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Bernard Guevara v. Carolyn W. Colvin

UNITED STATES DISTRICT COURT CENTRAL DISTRICT OF CALIFORNIA


March 28, 2013

BERNARD GUEVARA, PLAINTIFF,
v.
CAROLYN W. COLVIN, COMMISSIONER OF SOCIAL SECURITY, DEFENDANT.

The opinion of the court was delivered by: Alicia G. Rosenberg United States Magistrate Judge

MEMORANDUM OPINION AND ORDER

Plaintiff Bernard Guevara filed this action on March 14, 2012. (Dkt. No. 3.) Pursuant to 28 U.S.C. § 636(c), the parties consented to proceed before the magistrate judge on March 29 and April 12, 2012. (Dkt. Nos. 8, 9.) On November 1, 2012, the parties filed a Joint Stipulation ("JS") that addressed the disputed issues. The court has taken the matter under submission without oral argument.

Having reviewed the entire file, the court reverses the decision of the Commissioner and remands this matter for proceedings consistent with this opinion.

I.

PROCEDURAL BACKGROUND

On May 3, 2010, Guevara filed an application for disability insurance benefits, alleging an onset date of July 10, 2009. Administrative Record ("AR") 19, 117-20. The application was denied. AR 19, 67. Guevara requested a hearing before an Administrative Law Judge ("ALJ"). AR 76. On June 30, 2011, an ALJ conducted a hearing at which Guevara and a vocational expert ("VE") testified. AR 37-59. On July 21, 2011, the ALJ issued a decision denying benefits. AR 19-32. On February 7, 2012, the Appeals Council denied the request for review. AR 1-4. This action followed.

II.

STANDARD OF REVIEW

Pursuant to 42 U.S.C. § 405(g), this court reviews the Commissioner's decision to deny benefits. The decision will be disturbed only if it is not supported by substantial evidence, or if it is based upon the application of improper legal standards. Moncada v. Chater, 60 F.3d 521, 523 (9th Cir. 1995) (per curiam); Drouin v. Sullivan, 966 F.2d 1255, 1257 (9th Cir. 1992).

"Substantial evidence" means "more than a mere scintilla but less than a preponderance -- it is such relevant evidence that a reasonable mind might accept as adequate to support the conclusion." Moncada, 60 F.3d at 523. In determining whether substantial evidence exists to support the Commissioner's decision, the court examines the administrative record as a whole, considering adverse as well as supporting evidence. Drouin, 966 F.2d at 1257. When the evidence is susceptible to more than one rational interpretation, the court must defer to the Commissioner's decision. Moncada, 60 F.3d at 523.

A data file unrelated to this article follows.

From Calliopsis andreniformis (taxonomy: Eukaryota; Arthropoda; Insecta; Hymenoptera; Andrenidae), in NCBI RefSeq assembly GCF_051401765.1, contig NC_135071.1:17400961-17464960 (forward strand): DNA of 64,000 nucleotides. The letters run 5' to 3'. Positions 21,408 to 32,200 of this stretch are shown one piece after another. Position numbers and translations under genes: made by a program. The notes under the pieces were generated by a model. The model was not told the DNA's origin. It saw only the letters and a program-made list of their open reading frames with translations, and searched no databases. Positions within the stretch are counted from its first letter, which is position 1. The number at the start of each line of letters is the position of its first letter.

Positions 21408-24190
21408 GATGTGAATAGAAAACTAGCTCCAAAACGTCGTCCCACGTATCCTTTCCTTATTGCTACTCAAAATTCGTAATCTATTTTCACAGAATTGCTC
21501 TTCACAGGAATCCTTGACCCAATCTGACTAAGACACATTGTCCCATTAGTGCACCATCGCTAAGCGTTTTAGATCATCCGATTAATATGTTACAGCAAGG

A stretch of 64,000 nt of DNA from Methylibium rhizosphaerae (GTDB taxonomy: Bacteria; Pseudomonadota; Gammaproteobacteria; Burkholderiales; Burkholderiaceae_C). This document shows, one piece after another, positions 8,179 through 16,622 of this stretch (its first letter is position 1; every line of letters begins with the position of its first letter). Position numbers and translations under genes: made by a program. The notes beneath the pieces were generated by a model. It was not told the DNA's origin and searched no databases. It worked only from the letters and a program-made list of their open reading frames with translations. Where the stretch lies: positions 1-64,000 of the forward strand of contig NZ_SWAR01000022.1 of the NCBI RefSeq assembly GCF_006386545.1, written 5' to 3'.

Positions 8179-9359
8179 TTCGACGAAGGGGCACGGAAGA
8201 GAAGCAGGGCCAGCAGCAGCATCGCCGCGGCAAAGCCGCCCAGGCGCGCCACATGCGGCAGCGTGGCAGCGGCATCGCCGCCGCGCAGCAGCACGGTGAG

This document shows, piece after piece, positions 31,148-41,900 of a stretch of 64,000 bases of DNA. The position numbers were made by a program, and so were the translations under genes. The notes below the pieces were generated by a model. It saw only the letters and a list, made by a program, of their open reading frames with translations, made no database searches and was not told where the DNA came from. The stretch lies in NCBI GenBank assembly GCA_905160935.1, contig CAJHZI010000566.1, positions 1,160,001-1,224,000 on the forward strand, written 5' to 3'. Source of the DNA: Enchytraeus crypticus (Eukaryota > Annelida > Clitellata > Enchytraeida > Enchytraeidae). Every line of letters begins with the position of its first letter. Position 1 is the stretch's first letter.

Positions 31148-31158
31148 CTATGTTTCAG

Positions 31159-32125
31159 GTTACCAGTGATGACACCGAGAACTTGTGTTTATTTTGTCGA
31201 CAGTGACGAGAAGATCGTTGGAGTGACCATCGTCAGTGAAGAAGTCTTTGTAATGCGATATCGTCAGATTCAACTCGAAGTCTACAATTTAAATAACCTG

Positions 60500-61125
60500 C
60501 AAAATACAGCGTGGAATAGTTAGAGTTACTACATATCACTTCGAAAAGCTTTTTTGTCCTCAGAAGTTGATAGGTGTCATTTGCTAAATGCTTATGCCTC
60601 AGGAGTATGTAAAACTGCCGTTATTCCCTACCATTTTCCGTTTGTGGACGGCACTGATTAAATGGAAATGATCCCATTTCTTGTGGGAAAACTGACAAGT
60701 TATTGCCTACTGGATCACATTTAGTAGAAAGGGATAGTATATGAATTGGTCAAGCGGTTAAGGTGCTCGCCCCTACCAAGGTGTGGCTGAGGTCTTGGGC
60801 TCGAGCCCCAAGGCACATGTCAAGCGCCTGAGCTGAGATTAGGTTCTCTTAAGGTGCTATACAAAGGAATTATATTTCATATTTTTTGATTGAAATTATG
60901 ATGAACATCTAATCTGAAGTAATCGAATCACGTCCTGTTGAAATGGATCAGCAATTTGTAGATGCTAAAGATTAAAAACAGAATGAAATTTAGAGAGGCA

III.

DISCUSSION

A. Disability

A person qualifies as disabled, and thereby eligible for such benefits, "only if his physical or mental impairment or impairments are of such severity that he is not only unable to do his previous work but cannot, considering his age, education, and work experience, engage in any other kind of substantial gainful work which exists in the national economy." Barnhart v. Thomas, 540 U.S. 20, 21-22, 124 S. Ct. 376, 157 L. Ed. 2d 333 (2003).

B. The ALJ's Findings

The ALJ found that Guevara has the severe impairments of degenerative disc disease of the lumbar spine, depression/anxiety, obesity, and alcohol abuse. AR 21. Guevara does not have an impairment or combination of impairments that meets or equals a listing. AR 22. Guevara has the residual functional capacity ("RFC") to perform light work, except he must be allowed to alternate sitting and standing at will. AR 24. He can occasionally climb, balance, stoop, kneel, crouch or crawl; can follow simple instructions and make simple decisions; can perform goal-oriented but not production-pace work; and can have occasional contact with supervisors, co-workers, and the public. Id. He is unable to perform his past relevant work, but there are jobs that exist in significant numbers in the national economy that he can perform. AR 30-31.

C. Treating Physicians

Guevara contends the ALJ failed to give "appropriate weight" to the opinions of Dr. Janoian and Dr. Yegiazaryan, his treating physicians.

An opinion of a treating physician is given more weight than the opinion of non-treating physicians. Orn v. Astrue, 495 F.3d 625, 631 (9th Cir. 2007). To reject an uncontradicted opinion of a treating physician, an ALJ must state clear and convincing reasons that are supported by substantial evidence. Bayliss v. Barnhart, 427 F.3d 1211, 1216 (9th Cir. 2005). When, as here, a treating physician's opinion is contradicted by another doctor, "the ALJ may not reject this opinion without providing specific and legitimate reasons supported by substantial evidence in the record. This can be done by setting out a detailed and thorough summary of the facts and conflicting clinical evidence, stating his interpretation thereof, and making findings." Orn, 495 F.3d at 632 (citations and quotation marks omitted). "When there is conflicting medical evidence, the Secretary must determine credibility and resolve the conflict." Thomas v. Barnhart, 278 F.3d 947, 956-57 (9th Cir. 2002) (citation and quotation marks omitted).

1. Dr. Janoian